What qualities are most important to possess as an entrepreneur?

I think of a couple of things. Vision — having the vision and passion around whatever product or service it is that you’re driving. I also think grit. Grit is critically important. Having that perseverance and that stick with it attitude is really critically important. Also inspiration, or inspiring others to jump on board to your vision. It’s the vision and passion to do that and then the inspiration to bring others, and then the grit to stay with it. Those are three really important things.

What are you most proud of about your business?

I think there are two things. One, is that we built an incredible culture. We’ve really truly lived out the core values. We hired to them, fired to them and rallied around them. One of them was to start with the heart. You don’t end with the heart but you start with the heart and people are part of the equation, thought process and everything you do. Leverage the collective was one. That’s really about how we harness all the greatness that everybody has to offer and learn everyday as one. There are a few others but those certainly impacted our business. The second thing I’m super proud of is that we developed leaders at every level in the organization. Truly inspiring leaders that know how to think about the big picture, but also get it done. I’m very proud of that.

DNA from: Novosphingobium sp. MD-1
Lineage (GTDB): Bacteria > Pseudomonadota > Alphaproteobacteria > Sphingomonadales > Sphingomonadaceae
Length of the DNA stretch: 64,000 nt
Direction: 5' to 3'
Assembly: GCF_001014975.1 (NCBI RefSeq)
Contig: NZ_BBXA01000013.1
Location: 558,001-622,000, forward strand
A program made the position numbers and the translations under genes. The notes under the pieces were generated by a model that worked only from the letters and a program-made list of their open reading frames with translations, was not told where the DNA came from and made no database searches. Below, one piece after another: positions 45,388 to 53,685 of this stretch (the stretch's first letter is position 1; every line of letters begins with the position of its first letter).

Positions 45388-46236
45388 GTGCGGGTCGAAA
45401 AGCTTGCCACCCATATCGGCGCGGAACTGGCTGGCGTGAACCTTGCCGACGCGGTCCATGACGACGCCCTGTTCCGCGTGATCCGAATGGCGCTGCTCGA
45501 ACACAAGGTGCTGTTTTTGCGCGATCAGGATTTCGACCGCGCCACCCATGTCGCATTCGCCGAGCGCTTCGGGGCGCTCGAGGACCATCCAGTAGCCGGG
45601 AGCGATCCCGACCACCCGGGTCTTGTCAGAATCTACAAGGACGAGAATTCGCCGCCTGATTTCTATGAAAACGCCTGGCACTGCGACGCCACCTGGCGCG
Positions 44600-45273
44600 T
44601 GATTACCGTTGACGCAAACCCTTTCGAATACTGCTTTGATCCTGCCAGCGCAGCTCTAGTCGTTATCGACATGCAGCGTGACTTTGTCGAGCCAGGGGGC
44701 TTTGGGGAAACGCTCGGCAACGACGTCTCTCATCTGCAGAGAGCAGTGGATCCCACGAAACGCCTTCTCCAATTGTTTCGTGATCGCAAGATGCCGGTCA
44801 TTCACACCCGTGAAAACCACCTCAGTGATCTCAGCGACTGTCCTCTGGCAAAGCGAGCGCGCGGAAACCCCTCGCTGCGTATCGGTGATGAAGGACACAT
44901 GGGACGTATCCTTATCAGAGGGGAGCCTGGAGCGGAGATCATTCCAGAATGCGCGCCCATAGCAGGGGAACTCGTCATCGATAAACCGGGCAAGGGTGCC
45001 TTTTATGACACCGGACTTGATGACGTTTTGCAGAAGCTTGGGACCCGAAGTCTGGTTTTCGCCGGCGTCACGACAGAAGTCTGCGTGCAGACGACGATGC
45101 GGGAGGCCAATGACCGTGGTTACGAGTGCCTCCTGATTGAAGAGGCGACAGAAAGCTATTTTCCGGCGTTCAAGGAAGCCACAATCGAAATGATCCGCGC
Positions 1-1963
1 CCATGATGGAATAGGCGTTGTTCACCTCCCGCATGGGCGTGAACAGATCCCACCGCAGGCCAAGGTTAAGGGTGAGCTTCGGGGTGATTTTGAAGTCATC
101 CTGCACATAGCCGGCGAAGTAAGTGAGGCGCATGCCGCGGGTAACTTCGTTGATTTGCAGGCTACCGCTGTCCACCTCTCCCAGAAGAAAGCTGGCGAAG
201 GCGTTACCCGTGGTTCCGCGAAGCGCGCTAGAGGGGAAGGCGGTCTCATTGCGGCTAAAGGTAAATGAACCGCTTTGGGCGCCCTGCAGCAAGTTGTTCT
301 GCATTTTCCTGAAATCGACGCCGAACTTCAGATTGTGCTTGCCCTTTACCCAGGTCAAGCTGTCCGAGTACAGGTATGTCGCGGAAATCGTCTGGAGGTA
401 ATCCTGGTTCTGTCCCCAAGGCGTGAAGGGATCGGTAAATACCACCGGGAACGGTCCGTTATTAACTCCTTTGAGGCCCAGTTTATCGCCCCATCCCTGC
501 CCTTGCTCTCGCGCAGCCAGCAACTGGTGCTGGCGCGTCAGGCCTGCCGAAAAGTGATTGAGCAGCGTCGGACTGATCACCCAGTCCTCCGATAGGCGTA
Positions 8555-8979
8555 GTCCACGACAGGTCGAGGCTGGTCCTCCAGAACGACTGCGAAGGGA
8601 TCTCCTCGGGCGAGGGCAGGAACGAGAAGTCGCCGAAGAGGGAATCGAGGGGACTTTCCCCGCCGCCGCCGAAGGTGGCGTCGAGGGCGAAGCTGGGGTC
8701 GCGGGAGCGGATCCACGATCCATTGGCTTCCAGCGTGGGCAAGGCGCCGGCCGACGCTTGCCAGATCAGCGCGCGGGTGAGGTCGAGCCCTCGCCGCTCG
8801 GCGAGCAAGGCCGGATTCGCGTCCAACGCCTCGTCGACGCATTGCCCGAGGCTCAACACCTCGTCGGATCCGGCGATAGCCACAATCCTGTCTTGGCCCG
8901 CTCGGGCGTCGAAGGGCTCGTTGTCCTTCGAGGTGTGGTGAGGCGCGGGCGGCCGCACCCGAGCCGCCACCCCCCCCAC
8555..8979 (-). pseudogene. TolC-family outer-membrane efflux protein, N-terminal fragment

What advice do you have for students as they launch their business? Are there any tools you consistently use as an entrepreneur?

The biggest advice I would have is don’t get too enamored with your shiny object. You have to be able to pivot your idea to meet the need that’s in the marketplace and the only way you know whether that’s going to be a good idea or not is by finding customers — finding customers that are willing, paying customers and staying close to them.

In terms of tools, I’ll mention a problem solving tool that I like which is four steps. There are four steps to problem solving. It’s not earth shattering but a lot of people skip some of these steps.

  1. Clarify: Clarify what problem you are trying to solve because a lot of times it’s not clear.
  2. Ideate: Think of all the possible solutions to that problem and don’t limit yourself. A lot of people don’t stay in this stage long enough to really expand the world of possibilities.
  3. Develop: That is hone that down to the best idea and develop that idea.
  4. Implement: Implement has planning in it, don’t forget that part.

You have to put energy into all four of these steps. It’s a really nice model to be able to problem solve whether it be modifying your service or thinking about some operational aspect of the business. These four steps help you process through and get you to creative answers.

What do you do to live a balanced life? Do you have any interesting or fun hobbies?

I love to hike at Percy Priest or Radnor Lake. I get out and I’m active. I do OrangeTheory Fitness. Between that and hiking I stay active. That’s one piece and then I love all kinds of things. I used to love golf and I’m picking it back up again. Golf, travel, connecting with friends over lunch, a great meal and a great glass of wine — those are hobbies but I really just enjoy people.